Pixar's Pete Docter Opens Up About Where Things Went Wrong With Chris Evans’ Lightyear Movie

Unlike Pixar’s first 2022 movie, Turning Red, Lightyear, the Toy Story spinoff, was sent to theaters first rather than delivered exclusively to Disney+ subscribers right off the bat. Unfortunately, the cinematic tale chronicling the origin story of the sci-fi character that the Tim Allen-voiced toy was based off of failed to make a splash either critically and commercially. Pete Docter, one of Lightyear’s executive producers and a key figure at Pixar, has now opened up about where things went wrong with the Chris Evans-led flick.

Review-wise, Lightyear was met with a decent amount of positive reception, but it soon became clear this wouldn’t be one of Pixar’s most exceptional theatrical offerings. Conversely, Lightyear only made a little over $226 million worldwide off a reported $200 million budget, rendering it a box office bomb. While chatting with The Wrap, Pete Docter shared his take on why Lightyear failed to connect with audiences, saying:

We’ve done a lot of soul-searching about that because we all love the movie. We love the characters and the premise. I think probably what we’ve ended on in terms of what went wrong is that we asked too much of the audience. When they hear Buzz, they’re like, great, where’s Mr. Potato Head and Woody and Rex? And then we drop them into this science fiction film that they’re like, 'What?' Even if they’ve read the material in press, it was just a little too distant, both in concept, and I think in the way that characters were drawn, that they were portrayed.

The name Buzz Lightyear has been tied with the Toy Story franchise for nearly three decades now, so Pete Docter speculation that the general public was confused by Lightyear doesn’t sound implausible. Between this Buzz Lightyear operating in a sci-fi world surrounded by new faces besides Emperor Zurg (who ended by being an older Buzz from an alternate timeline), as well as Chris Evans voicing the character rather than Tim Allen, there were enough elements at play to produce confusion. Plus, as Docter noted, the design of Buzz himself and the supporting cast of characters was a sharp contrast to how people have seen the toy version of Buzz and his cohorts have been depicted since 1995.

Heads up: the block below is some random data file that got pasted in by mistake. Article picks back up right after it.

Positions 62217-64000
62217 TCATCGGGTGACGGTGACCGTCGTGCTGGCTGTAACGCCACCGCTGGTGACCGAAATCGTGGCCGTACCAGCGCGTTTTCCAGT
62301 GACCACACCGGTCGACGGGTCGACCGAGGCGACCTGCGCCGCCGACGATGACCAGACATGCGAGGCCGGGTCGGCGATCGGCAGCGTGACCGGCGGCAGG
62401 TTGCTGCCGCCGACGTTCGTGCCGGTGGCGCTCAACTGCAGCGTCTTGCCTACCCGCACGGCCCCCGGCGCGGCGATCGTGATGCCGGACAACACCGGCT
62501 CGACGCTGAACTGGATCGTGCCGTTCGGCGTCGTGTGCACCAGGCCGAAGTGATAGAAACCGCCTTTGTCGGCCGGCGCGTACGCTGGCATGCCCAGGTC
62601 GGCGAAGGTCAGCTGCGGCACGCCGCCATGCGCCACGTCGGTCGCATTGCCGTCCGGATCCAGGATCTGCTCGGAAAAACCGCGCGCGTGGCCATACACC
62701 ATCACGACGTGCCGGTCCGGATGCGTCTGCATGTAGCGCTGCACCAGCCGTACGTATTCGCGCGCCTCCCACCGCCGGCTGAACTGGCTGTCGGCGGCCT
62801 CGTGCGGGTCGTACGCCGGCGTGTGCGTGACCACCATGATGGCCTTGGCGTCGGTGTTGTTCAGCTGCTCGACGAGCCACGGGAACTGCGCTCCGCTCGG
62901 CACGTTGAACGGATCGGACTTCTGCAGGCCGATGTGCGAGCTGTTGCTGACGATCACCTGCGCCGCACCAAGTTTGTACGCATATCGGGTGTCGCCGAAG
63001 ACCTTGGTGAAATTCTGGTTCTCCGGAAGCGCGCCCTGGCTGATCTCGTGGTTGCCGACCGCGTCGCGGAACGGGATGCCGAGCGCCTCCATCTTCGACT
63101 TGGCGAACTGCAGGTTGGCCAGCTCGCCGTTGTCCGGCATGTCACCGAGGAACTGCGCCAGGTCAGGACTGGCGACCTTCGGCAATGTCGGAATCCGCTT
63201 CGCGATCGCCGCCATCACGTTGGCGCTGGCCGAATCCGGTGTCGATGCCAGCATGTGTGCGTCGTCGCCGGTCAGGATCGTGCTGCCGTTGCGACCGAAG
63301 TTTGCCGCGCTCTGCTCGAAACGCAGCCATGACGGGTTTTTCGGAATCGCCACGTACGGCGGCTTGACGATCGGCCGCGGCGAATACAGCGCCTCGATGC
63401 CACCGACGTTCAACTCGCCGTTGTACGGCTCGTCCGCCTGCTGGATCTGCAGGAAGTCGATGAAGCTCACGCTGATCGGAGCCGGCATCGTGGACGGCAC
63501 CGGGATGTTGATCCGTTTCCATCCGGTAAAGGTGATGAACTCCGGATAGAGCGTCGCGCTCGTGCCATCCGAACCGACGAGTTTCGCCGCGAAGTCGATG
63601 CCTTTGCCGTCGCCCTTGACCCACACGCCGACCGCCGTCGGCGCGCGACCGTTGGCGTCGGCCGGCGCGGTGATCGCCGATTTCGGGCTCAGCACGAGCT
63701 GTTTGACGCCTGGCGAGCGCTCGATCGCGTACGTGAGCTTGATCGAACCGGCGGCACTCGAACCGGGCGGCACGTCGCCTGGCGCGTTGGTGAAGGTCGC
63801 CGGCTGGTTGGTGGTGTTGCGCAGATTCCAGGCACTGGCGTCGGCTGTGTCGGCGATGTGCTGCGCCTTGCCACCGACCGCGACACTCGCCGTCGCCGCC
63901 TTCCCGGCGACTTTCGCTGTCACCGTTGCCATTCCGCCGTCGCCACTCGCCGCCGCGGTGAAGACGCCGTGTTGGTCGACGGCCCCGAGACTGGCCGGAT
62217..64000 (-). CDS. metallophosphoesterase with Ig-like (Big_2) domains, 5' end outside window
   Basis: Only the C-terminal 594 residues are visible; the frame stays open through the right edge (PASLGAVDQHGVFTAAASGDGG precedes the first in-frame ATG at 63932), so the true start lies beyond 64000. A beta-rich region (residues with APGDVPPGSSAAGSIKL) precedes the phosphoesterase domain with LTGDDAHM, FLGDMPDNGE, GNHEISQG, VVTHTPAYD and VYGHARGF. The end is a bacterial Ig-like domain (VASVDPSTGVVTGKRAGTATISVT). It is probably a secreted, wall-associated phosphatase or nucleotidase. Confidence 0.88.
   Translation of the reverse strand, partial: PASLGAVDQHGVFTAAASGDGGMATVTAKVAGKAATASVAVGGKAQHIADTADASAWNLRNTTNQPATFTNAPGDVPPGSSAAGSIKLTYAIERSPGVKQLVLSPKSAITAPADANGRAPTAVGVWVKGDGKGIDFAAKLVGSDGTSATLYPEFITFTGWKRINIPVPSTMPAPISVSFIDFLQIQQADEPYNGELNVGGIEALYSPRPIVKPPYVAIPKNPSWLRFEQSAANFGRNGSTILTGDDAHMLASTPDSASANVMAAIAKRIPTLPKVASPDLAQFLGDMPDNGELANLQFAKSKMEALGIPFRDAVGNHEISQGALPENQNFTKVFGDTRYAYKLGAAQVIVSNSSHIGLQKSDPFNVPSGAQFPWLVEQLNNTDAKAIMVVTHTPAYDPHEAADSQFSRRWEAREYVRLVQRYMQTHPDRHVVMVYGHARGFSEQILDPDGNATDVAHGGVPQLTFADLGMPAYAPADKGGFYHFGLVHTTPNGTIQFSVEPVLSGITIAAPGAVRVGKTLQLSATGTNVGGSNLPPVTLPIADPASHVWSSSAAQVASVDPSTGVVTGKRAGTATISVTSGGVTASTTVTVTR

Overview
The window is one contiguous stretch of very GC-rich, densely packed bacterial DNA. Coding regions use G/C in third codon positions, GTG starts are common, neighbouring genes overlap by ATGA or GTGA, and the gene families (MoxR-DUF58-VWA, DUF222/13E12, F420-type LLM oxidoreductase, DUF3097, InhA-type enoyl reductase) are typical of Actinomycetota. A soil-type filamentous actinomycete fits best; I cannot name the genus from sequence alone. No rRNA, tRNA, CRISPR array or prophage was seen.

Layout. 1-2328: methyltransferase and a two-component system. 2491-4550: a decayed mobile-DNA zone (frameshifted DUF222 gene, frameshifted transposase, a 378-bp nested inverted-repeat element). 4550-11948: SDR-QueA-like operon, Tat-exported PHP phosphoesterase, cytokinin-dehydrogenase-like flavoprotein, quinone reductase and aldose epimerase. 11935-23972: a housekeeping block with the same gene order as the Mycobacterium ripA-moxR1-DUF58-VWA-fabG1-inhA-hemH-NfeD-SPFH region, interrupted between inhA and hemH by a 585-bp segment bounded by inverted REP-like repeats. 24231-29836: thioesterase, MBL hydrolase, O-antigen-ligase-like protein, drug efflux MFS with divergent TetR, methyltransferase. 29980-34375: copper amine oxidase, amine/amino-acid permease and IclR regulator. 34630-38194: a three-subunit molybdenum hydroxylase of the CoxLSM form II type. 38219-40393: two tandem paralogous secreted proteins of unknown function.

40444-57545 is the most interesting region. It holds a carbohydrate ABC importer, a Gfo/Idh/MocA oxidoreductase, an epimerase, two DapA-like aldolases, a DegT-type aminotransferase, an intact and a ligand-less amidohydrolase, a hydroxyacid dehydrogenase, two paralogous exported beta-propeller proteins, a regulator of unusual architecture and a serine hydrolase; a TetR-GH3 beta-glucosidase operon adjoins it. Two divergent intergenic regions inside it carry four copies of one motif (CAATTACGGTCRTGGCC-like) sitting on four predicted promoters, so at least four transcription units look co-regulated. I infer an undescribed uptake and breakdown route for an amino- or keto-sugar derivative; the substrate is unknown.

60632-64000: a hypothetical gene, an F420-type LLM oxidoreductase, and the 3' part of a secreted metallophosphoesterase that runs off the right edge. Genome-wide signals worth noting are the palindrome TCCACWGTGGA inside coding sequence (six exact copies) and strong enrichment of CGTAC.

So Lightyear won’t go down in Pixar history as one of its hits, and while Pete Docter acknowledged that the movie that was made failed to meet the expectations of what many people thought it would be, he also expressed his admiration for the product that director and co-writer Angus MacLane made. In his words:

It was much more of a science fiction. And Angus, to his credit, took it very seriously and genuinely and wanted to represent those characters as real characters. But the characters in Toy Story are much broader, and so I think there was a disconnect between what people wanted/expected and what we were giving to them.

Angus MacLane crafted the Lightyear story with Matthew Aldrich and Jason Headley, with the latter writing the script alongside the director. Chris Evans costars on the movie included Keke Palmer, Peter Sohn, Taika Waititi, Dale Soules, Uzo Aduba, Isaiah Whitlock Jr. and James Brolin. While Evans has shared his “selfish” reasons for wanting Lightyear 2 to happen, given the way this first movie performed, it’s probably safe to say the chances of that happening are slim.

Still, if you’re among Lightyear’s supporters, the movie is easily available to watch on Disney+ and/or acquire on home media. You can also read through the quick things we know about Pixar’s next movie, Elemental, which comes out on June 16 and dropped its first trailer last November.

Adam Holmes
Senior Content Producer

Connoisseur of Marvel, DC, Star Wars, John Wick, MonsterVerse and Doctor Who lore, Adam is a Senior Content Producer at CinemaBlend. He started working for the site back in late 2014 writing exclusively comic book movie and TV-related articles, and along with branching out into other genres, he also made the jump to editing. Along with his writing and editing duties, as well as interviewing creative talent from time to time, he also oversees the assignment of movie-related features. He graduated from the University of Oregon with a degree in Journalism, and he’s been sourced numerous times on Wikipedia. He's aware he looks like Harry Potter and Clark Kent.